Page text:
If you’re working on re-engaging or just trying to stay engaged, know this: it will be a winding road. It is not an easy endeavor. It will take time and effort. Don’t give up or feel like a failure if it doesn’t seem to be working. Adjust your sails and keep going, keep plugging away even when you’re questioning if it’s just too much Like anything that is hard, the end game is worth it.

You can find more information on educator engagement and disengagement here. My last post on overwhelm here. Also, my books The Fire Within and Reignite the Flames address mental health awareness for educators and engagement and re-engagement respectively. Finally, find my free Educator Self-Care Course here.

Resilience quote

8 thoughts on “Give Yourself the Grace & Time to Heal From Educator Burnout & Disengagement

  1. Pingback: Dear Mandy, How do I heal this summer? | Divergent EDU

  2. When I was a principal, I saw several of my staff who were “burned out” and didn’t know where to go from there. And they were only about 40 years old. Unfortunately, no one was available to help them embrace that and move beyond it and “re-invent” themselves. You know, Mandy, how difficult it was to be a staff member in that situation.

    Liked by 1 person

  3. “Working toward being an engaged teacher after being disengaged is about healing a part of you that has suffered hurt”

    Yes. Very much so. And, a comfortability with the not-knowing as you acclimate to your new world that will not be a new normal… you now and tomorrow not you now as relative to yesterday so to speak. Strength and perseverance and not being lazy and ambition get you survival. Though, adaptation gets you thrival. Masaaki Hatsumi puts it this way, “When the you as Master tire and can no longer go on in your practice, do not look to your depletions. Look to your mind when you were a beginner.” Lots there. And, lots in your article. Excellent post, Mandy.

    Liked by 1 person

      • You’re most welcome. I appreciate you spending the word mileage to open up an important topic for people rather than give in to the low-attention-span quip-be-concise-get-to-the-point-quick plop of seagull motivational nonsense that flies in hot and flies away just as superficially fast… like a sugar spike of inspiration. That just leads to deflation if you partake of its poison drip over time.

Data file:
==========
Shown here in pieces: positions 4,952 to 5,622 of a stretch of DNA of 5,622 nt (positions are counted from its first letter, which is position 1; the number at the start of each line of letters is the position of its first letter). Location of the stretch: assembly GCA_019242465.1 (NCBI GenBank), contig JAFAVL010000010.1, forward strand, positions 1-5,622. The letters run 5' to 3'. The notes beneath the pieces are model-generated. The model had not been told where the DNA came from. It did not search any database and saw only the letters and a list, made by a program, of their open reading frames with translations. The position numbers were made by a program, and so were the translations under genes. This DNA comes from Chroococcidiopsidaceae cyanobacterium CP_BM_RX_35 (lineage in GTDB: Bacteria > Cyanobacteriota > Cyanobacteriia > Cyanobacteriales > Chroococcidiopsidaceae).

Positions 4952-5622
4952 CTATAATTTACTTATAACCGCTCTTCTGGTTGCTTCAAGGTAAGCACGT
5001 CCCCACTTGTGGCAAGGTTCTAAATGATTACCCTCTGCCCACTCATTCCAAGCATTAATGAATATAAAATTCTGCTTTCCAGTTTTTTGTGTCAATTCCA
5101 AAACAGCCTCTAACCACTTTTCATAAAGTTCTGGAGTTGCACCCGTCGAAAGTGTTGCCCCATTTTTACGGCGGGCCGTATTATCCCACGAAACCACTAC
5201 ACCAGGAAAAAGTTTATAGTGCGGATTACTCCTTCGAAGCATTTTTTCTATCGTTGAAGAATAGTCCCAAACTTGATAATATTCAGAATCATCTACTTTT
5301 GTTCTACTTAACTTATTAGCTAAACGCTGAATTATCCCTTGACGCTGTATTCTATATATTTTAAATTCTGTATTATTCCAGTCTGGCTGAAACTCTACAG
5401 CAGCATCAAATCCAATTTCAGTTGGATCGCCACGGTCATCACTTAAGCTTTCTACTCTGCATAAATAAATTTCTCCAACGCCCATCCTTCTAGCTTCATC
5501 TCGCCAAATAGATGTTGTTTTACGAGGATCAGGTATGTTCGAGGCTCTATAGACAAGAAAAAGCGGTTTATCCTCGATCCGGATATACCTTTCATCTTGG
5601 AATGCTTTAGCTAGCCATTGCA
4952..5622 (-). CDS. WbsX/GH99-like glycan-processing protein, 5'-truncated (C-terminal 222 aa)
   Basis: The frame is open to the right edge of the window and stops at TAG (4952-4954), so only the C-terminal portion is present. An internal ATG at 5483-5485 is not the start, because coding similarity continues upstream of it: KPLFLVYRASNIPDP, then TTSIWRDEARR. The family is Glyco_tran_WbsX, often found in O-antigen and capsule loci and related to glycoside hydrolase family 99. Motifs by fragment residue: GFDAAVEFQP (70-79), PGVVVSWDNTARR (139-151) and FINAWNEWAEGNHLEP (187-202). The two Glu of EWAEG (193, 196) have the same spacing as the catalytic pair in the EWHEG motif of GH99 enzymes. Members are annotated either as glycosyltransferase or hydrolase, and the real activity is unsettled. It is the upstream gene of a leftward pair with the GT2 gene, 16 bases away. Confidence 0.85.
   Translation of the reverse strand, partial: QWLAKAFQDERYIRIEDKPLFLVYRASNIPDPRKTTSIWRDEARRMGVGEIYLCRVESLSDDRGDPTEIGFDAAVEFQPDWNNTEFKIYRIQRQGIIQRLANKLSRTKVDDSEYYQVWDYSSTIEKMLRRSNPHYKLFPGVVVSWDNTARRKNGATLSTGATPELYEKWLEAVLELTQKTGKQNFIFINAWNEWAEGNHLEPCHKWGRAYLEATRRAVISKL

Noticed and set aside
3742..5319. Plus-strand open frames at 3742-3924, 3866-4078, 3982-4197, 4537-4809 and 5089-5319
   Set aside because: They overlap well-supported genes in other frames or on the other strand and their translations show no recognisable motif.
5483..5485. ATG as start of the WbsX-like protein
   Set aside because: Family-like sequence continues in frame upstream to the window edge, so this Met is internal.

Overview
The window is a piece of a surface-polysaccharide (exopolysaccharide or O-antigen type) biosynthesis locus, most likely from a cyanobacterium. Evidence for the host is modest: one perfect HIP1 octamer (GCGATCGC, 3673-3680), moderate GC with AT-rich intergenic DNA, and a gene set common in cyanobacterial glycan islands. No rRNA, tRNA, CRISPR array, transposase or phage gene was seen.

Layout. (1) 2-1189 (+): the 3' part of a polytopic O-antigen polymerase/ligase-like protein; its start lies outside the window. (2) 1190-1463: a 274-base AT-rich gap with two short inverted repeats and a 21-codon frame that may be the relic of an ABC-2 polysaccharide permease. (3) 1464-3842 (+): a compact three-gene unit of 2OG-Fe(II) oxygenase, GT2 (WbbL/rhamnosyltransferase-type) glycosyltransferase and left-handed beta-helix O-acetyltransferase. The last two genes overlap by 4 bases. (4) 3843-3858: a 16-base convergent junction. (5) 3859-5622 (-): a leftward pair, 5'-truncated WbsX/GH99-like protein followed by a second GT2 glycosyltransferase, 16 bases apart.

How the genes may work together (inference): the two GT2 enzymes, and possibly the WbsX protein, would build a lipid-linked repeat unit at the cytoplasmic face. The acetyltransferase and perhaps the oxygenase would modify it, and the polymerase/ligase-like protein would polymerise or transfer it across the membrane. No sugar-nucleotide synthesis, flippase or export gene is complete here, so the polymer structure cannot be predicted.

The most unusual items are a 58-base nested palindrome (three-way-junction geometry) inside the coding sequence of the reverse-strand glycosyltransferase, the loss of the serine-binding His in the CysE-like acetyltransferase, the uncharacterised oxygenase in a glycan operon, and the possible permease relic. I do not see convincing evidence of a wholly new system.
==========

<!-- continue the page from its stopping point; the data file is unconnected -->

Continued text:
I’ll repeat simply to lead back out of the comment on a positive note: “I appreciate you spending the word mileage to open up an important topic for people.”

        Liked by 1 person

      • Bahahhahahahhaha! Ok. You made me spit out my water. You are awesome.

        I feel like I live in this place where I’m constantly saying “Hang on now here, this can be hard” but I find toxic positivity draining because I feel like I’m never at the level of that. I’m always both hopeful and fearful that how I feel resonates with others. Thank you for reading 🙂

        Liked by 1 person

      • You’re welcome. 🙂 Yes, Toxic positivity, the “it’s so easy” “It shouldn’t take you long” etc etc which is guises shaming behavior, crowd control management techniques. It has led not to instant gratification, but an inability To even perceive gratification except “my next show” and Text text Text and a false sense of urgency.

        As you put it, “Hang on now here, this can be hard.” That’s a wonderful line, Mandy, that dials into the “Go slow to go faster” concept. THe Tortoise and the Hare, or like I like to reticle it, “The Experiential Tortoise and the Manic Hare.” The Tortoise actually might even have a more meaningful experience crossing the line when it pauses to just take in what the line looks like, feels like, and them immerse across it… while the Hare is out there bouncing around like a Pachinko machine going everywhere and most likely has no wonderfully indelible memories of any of it?

        I’ve also found that when a sentence or two in I say, “Can you put down your phone?” It’s like I asked Linus for his blanket, which became a legit part of him.